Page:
As I am about to graduate from the Nairobi Evangelical School of Theology (recently chartered to become Africa International University, but it will always be NEGST to me), there are so many thoughts that fill my head. It’s hard to even imagine how I was when I first arrived at the airport that August evening in 2008. Each year I’ve been here seems like a whole different experience, mostly due to the various friend groups I’ve had since I’ve been here. An exercise I did after my undergrad was to think over the best, most meaningful or impactful classes I’ve had, and list them out, so for my graduate studies here goes:
1) Contextualization (Rasmussen)
I took this class my very first term, and it’s still the most meaningful class I’ve taken. In a number of aspects, it set the stage for the rest of my education here. The most crucial insight I gained from this class is integrating it with classes I took on scripture and OT cultural backgrounds in my undergrad, and realizing that the Bible itself is a cultural document. After taking this class, I look at ministry, church history, evangelism and exegesis in terms of contextualization, and that has helped in all my other classes here.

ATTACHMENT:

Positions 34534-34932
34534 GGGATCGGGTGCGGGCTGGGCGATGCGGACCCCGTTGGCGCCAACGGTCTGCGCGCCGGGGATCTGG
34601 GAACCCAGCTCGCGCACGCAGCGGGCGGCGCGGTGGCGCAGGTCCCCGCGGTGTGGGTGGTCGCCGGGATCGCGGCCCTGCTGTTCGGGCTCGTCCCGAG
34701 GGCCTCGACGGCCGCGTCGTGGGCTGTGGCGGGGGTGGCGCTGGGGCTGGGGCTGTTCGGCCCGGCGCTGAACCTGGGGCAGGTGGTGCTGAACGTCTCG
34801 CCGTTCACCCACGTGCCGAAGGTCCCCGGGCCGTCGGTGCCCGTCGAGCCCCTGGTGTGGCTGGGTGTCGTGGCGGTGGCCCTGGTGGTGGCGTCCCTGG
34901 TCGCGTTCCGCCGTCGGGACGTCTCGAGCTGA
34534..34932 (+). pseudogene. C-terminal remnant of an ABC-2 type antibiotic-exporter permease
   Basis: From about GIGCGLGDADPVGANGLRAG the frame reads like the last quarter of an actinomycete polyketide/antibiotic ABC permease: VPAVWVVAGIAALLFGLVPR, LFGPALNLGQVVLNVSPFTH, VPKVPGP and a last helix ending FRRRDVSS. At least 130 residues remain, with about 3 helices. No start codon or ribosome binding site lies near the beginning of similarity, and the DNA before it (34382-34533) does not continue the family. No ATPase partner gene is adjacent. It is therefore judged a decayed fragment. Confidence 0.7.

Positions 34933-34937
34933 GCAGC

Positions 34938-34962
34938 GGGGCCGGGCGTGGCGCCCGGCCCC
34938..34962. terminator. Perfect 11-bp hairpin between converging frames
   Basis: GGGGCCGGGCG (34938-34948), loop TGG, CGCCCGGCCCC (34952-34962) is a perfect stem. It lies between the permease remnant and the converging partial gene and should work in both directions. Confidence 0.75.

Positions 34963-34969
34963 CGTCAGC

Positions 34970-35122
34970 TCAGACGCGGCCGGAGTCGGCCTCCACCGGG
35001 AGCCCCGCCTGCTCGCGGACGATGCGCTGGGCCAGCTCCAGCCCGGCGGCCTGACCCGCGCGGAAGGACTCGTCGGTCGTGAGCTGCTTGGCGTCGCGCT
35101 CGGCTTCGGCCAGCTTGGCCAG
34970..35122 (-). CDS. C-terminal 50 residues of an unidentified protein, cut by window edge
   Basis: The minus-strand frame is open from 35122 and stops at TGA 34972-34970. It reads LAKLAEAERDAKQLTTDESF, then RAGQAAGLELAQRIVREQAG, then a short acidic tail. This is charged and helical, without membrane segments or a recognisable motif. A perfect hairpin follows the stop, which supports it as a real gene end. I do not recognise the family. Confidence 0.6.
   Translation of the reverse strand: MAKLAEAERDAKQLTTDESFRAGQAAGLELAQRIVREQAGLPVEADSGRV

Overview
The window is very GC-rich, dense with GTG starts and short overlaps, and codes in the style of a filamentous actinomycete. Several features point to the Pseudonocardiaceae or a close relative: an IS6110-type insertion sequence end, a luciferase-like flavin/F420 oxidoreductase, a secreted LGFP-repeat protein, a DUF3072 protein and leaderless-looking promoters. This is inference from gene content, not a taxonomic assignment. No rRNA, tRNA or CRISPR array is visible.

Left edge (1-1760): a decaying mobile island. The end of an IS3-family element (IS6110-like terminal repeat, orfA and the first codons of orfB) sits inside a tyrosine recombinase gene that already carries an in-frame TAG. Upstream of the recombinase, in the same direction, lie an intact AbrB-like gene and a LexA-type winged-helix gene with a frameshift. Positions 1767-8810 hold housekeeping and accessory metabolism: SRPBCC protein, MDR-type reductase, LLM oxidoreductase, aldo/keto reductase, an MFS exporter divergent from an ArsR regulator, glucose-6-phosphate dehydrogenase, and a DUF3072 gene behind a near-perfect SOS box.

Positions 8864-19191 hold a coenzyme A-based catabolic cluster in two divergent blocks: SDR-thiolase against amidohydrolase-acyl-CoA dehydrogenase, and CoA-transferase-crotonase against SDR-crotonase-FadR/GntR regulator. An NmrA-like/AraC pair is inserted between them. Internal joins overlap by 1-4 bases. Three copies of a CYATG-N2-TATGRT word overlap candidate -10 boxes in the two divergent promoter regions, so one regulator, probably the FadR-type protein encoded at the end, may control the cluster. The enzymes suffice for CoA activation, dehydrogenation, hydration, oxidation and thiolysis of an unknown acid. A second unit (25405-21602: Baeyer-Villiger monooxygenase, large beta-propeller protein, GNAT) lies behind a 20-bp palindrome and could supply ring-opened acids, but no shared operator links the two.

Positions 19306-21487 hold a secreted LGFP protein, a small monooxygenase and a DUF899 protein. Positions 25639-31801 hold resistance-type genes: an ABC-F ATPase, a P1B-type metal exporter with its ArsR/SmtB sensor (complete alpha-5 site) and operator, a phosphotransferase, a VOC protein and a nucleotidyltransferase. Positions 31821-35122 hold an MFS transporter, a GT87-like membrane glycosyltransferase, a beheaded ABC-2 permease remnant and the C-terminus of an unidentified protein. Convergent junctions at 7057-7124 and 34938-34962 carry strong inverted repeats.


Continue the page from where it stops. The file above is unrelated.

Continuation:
2) Power Encounter (Kim)
In many ways I don’t think I really understood the power of the gospel until I took this class. Forgiveness is the key to removing the bitterness in your life, and helps to remove all the garbage that can feed demonic presence in your life. The gospel really is power, and transforms everything in you. And this encounter isn’t some dramatic showdown, but is really a “truth encounter” as the reality of the gospel message is put into action in your life.
3) Matthew (Wood)
To sum up this class in one word: justice. Or maybe dikaiosune. Dr. Chester Wood is one of the heroes of NEGST, and it was an honor to have a class with him. I have never traced the topic of justice through the Bible, or seen what a major theme it is in Matthew, but after taking this class I see it all over. And I learned a lot about using scholarly sources, and exploring some of the more confusing stories in the life of Jesus.